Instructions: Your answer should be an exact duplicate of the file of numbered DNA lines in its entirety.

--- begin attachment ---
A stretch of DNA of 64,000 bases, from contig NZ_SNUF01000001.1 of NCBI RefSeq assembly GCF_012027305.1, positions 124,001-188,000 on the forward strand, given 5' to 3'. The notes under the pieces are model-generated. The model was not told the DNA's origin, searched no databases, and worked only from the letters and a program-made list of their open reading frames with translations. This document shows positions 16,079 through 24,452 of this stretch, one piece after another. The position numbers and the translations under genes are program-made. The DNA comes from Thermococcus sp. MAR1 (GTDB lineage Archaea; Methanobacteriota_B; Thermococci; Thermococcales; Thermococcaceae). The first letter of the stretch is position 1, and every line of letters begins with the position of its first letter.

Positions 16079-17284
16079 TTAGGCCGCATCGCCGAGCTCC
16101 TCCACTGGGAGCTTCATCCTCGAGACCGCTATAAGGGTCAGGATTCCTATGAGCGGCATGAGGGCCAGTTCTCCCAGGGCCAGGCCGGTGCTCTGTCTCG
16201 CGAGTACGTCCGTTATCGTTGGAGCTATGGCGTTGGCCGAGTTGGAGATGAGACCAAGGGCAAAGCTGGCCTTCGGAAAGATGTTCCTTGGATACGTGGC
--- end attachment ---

A stretch of DNA of 64,000 bases, from contig NZ_SNUF01000001.1 of NCBI RefSeq assembly GCF_012027305.1, positions 124,001-188,000 on the forward strand, given 5' to 3'. The notes under the pieces are model-generated. The model was not told the DNA's origin, searched no databases, and worked only from the letters and a program-made list of their open reading frames with translations. This document shows positions 16,079 through 24,452 of this stretch, one piece after another. The position numbers and the translations under genes are program-made. The DNA comes from Thermococcus sp. MAR1 (GTDB lineage Archaea; Methanobacteriota_B; Thermococci; Thermococcales; Thermococcaceae). The first letter of the stretch is position 1, and every line of letters begins with the position of its first letter.

Positions 16079-17284
16079 TTAGGCCGCATCGCCGAGCTCC
16101 TCCACTGGGAGCTTCATCCTCGAGACCGCTATAAGGGTCAGGATTCCTATGAGCGGCATGAGGGCCAGTTCTCCCAGGGCCAGGCCGGTGCTCTGTCTCG
16201 CGAGTACGTCCGTTATCGTTGGAGCTATGGCGTTGGCCGAGTTGGAGATGAGACCAAGGGCAAAGCTGGCCTTCGGAAAGATGTTCCTTGGATACGTGGC